The logline states:“He’s a larger-than-life celebrity who’s known for one thing: being a criminal. And boy does he love it.”
Some people just like being bad. Well, Charles Bronson loves being bad all the time. This film is the biopic of Great Britain’s most notorious prisoner, Charles Bronson, who went to prison for robbing a post office for less than 15 dollars. Charged with a six-year sentence, the madness of Charles Bronson begins to ensue throughout the film.
From the get-go of this film, we learn that prison is Bronson’s playground and that the outside world isn’t a place for him. He loves to be bad. The character development is excellent as we see Michael Peterson (his birth name) transforms to create his bare-knuckle fighting “Charles Bronson” alter-ego.
95% of biopics are atrocious in my opinion, but Bronson is brilliant because of the director’s on and off linear/non-linear storytelling along with his unique way of having Charles Bronson narrate his own life. If you like Tom Hardy, then this is a film that put him on the map that propelled you to love him in films like Lawless, The Dark Knight Rises, Inception and The Revenant.
This film has one of my favorite soundtracks in cinema. I actively seek out Winding-Refn films so I can explore new music. That is how good of a director he is. Shot for shot, this film is so strategically well done with its crisp camera angles, high color contrasts, and strategically placed dialogue, which are all staples in Winding-Refn’s filmography.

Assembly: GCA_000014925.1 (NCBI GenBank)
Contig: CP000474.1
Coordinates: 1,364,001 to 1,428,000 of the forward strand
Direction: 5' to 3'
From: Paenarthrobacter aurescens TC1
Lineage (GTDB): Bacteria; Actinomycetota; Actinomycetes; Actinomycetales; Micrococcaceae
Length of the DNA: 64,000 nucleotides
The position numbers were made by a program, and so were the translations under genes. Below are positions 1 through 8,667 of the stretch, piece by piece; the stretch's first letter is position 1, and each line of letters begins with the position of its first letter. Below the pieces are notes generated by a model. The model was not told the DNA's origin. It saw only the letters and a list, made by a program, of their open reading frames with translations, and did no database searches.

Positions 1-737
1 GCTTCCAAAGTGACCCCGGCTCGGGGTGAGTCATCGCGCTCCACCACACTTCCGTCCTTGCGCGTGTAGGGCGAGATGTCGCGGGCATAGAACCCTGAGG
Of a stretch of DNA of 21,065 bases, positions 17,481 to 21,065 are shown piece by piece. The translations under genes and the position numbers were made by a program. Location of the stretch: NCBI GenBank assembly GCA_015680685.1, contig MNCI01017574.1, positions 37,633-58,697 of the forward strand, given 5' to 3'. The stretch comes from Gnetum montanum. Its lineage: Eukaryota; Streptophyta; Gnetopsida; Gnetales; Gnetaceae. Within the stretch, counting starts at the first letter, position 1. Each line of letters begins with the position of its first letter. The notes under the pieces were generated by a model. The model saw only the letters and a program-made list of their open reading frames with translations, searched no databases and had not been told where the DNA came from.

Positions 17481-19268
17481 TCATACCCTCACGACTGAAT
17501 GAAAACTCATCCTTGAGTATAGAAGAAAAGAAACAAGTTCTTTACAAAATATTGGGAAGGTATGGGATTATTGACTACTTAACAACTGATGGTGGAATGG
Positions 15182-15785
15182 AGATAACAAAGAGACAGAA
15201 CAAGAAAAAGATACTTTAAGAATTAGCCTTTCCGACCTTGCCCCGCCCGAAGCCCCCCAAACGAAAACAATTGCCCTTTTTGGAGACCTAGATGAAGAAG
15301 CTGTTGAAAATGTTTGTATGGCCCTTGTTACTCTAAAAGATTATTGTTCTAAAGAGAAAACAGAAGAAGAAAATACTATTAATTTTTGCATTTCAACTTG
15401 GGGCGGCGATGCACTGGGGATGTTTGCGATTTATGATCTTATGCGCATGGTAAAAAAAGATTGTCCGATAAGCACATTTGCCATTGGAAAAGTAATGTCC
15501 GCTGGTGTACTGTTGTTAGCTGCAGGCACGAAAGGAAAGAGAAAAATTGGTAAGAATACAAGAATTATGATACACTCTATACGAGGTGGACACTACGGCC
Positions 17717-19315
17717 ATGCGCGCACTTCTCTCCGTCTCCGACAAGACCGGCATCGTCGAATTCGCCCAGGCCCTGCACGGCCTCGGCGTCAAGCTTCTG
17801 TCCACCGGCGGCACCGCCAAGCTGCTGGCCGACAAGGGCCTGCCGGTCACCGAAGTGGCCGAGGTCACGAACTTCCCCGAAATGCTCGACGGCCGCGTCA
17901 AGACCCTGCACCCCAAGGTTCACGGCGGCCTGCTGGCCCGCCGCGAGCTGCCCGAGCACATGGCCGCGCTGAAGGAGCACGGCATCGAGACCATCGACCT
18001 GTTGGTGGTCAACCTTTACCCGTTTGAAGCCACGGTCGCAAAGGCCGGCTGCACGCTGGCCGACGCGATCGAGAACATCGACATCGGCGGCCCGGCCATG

This film is the closest movie that you will ever see that will compare to A Clockwork Orange. But, I prefer Bronson any day of the week over Kubrick’s classic because this is all based on a true story. The story of Charles Bronson isn’t enough to captivate an audience, but the way Winding-Refn tells the story and Tom Hardy’s performance is more than enough to captivate you. The duo takes an average tale of a crazy prisoner and turns it into a breathtaking experience.
Throughout the entire film, we want to know what makes this character tick. Winding-Refn gives you the pieces and ingredients to make your own conclusions of why, but he doesn’t tell us because it is a wise choice not to say to us. Imagine if there would be a flashback of his childhood of some crazy experience showing us why he is as mad as he is. It would totally upset me as a viewer to see that. Instead, the director wants to let us know that there are things beyond our ability to ever comprehend. Some people are just pure evil.
But do you want to know my interpretation? Well, Charles Bronson is a powerful creative mind which creates astounding paintings during his time in prison. He has such creative energy in his brain that he does not know how to channel it properly, and that is why he acts the way he does. But, once he is in prison, he learns to appropriately channel that madness into his artwork. Being a crazy artist is what the explanation of this film is.
Imagine if there was one teacher at his school who would have understood that with young Michael Peterson, introducing him to art and paintings instead of disciplining him and reprimanding him in front of his classmates.
He could have been Britain’s most notorious artist, not its most famous prisoner.
“The Zos Knows”
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